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Featuring the voices of:
Patton Oswalt
as Remy

Ian Holm
as Skinner

Lou Romano
as Linguini

Brian Dennehy
as Django

Peter O'Toole
as Anton Ego

Brad Garrett
as Gusteau

Janeane Garofalo

Written and Directed
by Brad Bird

Running Time: 1:50

Rated G



Ratatouille was a beautifully animated, sweet movie that wasn't the best Disney/Pixar film, but was still a lot of fun.


What do you do when you're a rat who loves the finer things in life? That's the question Remy has to deal with every day. All he wants to be able to do is eat the finest food and create the most amazing meals on his own. There's just that small problem of being a rodent. But when he's separated from his family he finds himself on the streets of Paris just outside one of the most famous restaurants in the city. He ends up befriending the spastic Linguini and together they set the Parisian food world on its collective ear. But how long can they keep up the charade before the entire city realizes the best chef in Paris is a rat?


After last years disappointing Cars I didn't have the highest hopes for Ratatouille. There is no longer that buzz in the air when a new Pixar film comes out. Computer animated films seem to come out once a month so the anticipation levels have dropped. But there is still that name recognition that comes from a Pixar film and they've had a boat load of success over the years. So while Pixar films are no longer 'events' there is still that expectation of something special. Even for a film about a rat who wants to work in a kitchen. There was a lot of talk about how this movie was going to be a tough sell since it centers on a rat, but I never worried too much about that. If Pixar can make fish adorable, they can certainly make a rodent cute.

The first thing I noticed about the film was how amazingly fluid the animation looked. There were a lot of times where the 'camera' would follow Remy the rat up and down pipes, through tight spaces and it felt like you were right there with him. I really didn't believe animation could get any better than it already is, but Ratatouille proved me wrong. There are still heights animation can reach and this movie showcased a lot of the good. The picture was still as sharp and realistic as ever. There are scenes where you really feel like you're overlooking the city of Paris and when Remy gets separated from his family, the trip he takes down the sewer system was intense.

But even while I now realize that animation can get better, the real key to any film is whether or not the story can keep up with the visuals. I've seen a lot of movies that looked great, but couldn't hold my interest. Ratatouille's story wasn't as strong as it could be, but it was still pretty solid. Once you get past the idea that a rat could control a human by pulling his hair of course. I thought it was interesting that they had an American voice a rat in Paris. I can understand the idea that a rat wouldn't necessarily have an accent, but it seemed funny that the universal accent for a rat is American. I wonder if that was a subtle dig at our culture. The plot revolved around not just Remy wanting to be a chef, but also whether or not Linguini could possibly be the heir to the restaurant. That lead to many of the funniest scenes in the movie with the tiny little head chef Skinner who was desperately trying to hold on to what he considered 'his' restaurant. Voice almost unrecognizably by Ian Holm, Skinner was far and away the biggest scene stealer in the film. Every word, every facial expression, every reaction he had was completely hilarious.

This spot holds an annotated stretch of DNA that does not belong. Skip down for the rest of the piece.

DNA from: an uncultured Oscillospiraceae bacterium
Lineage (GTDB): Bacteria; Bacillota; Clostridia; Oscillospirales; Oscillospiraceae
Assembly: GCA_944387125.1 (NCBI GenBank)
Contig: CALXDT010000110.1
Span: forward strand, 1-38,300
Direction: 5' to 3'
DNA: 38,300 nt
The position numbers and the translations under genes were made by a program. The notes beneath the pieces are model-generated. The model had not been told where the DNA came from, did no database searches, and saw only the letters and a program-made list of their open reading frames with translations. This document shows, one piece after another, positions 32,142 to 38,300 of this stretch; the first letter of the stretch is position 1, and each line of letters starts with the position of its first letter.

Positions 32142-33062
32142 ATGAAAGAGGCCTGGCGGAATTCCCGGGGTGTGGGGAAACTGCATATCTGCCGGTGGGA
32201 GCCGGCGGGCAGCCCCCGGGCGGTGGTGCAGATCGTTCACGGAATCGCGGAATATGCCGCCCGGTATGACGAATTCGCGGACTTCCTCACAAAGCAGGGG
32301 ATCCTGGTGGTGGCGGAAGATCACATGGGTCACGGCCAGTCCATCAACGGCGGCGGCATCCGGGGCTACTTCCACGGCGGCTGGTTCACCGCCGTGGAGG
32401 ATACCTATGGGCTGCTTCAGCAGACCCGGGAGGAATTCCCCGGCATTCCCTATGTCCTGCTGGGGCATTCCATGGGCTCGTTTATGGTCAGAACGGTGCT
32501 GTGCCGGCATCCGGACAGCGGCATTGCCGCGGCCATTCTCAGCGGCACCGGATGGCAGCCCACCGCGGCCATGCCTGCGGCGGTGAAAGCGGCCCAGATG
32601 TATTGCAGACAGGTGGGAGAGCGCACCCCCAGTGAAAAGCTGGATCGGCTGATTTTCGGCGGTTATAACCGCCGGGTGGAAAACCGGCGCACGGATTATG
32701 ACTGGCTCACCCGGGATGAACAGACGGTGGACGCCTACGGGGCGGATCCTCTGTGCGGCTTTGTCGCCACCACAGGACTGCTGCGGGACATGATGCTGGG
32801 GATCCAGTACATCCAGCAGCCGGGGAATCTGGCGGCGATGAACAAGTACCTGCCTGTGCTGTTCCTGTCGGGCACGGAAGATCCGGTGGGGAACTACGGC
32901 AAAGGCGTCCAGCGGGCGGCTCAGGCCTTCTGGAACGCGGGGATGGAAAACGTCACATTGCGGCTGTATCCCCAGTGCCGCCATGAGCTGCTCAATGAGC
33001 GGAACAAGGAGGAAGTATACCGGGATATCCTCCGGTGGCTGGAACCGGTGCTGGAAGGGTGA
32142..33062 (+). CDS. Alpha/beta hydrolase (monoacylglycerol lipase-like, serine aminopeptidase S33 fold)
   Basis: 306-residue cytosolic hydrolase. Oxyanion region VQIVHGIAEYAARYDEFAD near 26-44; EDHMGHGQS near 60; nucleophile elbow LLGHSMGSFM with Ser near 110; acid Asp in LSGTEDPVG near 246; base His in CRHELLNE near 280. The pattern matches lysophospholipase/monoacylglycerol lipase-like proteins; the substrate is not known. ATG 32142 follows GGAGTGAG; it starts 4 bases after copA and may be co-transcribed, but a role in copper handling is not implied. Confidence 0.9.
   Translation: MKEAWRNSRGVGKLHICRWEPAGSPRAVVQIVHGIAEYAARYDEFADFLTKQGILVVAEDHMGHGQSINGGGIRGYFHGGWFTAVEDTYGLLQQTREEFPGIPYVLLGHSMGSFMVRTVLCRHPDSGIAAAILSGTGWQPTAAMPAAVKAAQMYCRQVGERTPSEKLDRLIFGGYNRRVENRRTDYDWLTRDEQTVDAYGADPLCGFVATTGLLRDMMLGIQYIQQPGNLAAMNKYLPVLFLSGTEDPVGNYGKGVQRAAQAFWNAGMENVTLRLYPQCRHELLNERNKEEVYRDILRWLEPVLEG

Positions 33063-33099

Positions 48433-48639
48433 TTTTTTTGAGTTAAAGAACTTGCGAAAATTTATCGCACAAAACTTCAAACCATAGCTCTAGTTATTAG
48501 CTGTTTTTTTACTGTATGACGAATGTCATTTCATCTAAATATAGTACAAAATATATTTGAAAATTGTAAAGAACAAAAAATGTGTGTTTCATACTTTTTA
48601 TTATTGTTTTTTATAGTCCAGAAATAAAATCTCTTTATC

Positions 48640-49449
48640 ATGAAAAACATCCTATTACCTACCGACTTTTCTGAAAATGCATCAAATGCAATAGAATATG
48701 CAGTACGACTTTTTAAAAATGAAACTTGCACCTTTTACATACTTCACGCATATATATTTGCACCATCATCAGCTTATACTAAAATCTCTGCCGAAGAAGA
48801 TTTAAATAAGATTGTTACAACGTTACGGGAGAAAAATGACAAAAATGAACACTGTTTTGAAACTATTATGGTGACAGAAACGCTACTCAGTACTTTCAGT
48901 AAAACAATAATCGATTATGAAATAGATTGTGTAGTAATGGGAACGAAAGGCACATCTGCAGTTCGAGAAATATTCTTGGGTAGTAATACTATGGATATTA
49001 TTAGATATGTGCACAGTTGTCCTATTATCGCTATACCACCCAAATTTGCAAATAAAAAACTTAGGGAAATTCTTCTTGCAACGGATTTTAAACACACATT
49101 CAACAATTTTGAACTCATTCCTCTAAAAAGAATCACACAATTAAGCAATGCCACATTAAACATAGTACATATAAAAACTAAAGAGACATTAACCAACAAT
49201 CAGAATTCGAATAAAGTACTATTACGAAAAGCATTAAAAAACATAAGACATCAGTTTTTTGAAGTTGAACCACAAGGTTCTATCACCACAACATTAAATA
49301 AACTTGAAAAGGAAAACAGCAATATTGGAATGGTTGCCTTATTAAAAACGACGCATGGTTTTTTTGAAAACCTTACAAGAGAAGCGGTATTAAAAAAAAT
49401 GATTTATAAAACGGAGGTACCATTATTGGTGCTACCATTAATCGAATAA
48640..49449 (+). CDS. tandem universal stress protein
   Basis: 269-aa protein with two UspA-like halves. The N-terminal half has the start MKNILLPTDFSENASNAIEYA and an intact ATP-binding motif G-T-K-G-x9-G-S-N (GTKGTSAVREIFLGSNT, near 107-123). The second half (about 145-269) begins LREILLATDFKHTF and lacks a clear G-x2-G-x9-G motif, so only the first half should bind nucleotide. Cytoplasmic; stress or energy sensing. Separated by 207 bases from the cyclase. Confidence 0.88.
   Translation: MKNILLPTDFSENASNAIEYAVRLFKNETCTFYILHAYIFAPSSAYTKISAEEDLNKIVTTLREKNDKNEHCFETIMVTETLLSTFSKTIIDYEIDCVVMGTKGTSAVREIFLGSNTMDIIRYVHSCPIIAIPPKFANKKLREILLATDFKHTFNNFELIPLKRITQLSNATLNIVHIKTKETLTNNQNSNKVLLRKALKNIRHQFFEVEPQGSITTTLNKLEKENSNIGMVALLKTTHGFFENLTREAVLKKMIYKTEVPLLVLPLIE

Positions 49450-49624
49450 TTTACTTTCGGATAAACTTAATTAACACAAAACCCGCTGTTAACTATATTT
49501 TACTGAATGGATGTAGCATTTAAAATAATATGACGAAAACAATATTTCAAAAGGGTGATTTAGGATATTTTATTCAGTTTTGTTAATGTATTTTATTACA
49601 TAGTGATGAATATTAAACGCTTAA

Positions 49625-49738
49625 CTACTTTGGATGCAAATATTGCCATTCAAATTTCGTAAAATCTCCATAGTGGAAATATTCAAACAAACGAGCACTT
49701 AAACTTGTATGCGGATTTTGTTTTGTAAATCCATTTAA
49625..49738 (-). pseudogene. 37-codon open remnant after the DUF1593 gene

There were a couple of downsides to the film. One was that there were a lot of times where picking up the French accents of the supporting players was kind of difficult. There were a couple of sequences where I really had no idea what someone was saying. The second problem was that there were times when the story felt really slow. Whenever Skinner or Anton Ego came on screen, things would lighten up, but some of the middle of the film felt a bit long. Anton Ego reminds me that the funniest shot in the film comes towards the end when he's re-evaluating the restaurant for the first time in years. It's a short moment that lasts all of a couple of seconds, but it might have been the funniest thing I've seen in film in a very long time.


The DVD has a few interesting extras. There's a animated short film on the history of rats which adults will find interesting, but I'm not sure kids want to see a history lesson, even if it is animated. The short film 'Lifted' which was shown before the movie in theaters is also included on the DVD. There are three deleted scenes, which don't add much to the story, but are fun to look at. The one thing about animated movie deleted scenes is that to save on production costs, they're never fully animated so they're removed at the story stage. However the first deleted scene looks like it was taken out later than normal because while it's nowhere near finished, it looks pretty good on its own. There is also a behind-the-scenes documentary and at least one Easter egg, which I found from the main menu.


So overall, I enjoyed Ratatouille. It doesn't make it to the top of the Disney/Pixar list, but it doesn't come anywhere near the bottom of that list. The story is probably more for adults than kids, but kids will enjoy the sights and sight gags, while adults will appreciate the food. The Academy Award nominated short Lifted comes before the movie starts, so make sure you arrive to the theater early!

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DVD Review 11/04/07
reviewed 06/27/07

© 2007 Wolfpack Productions

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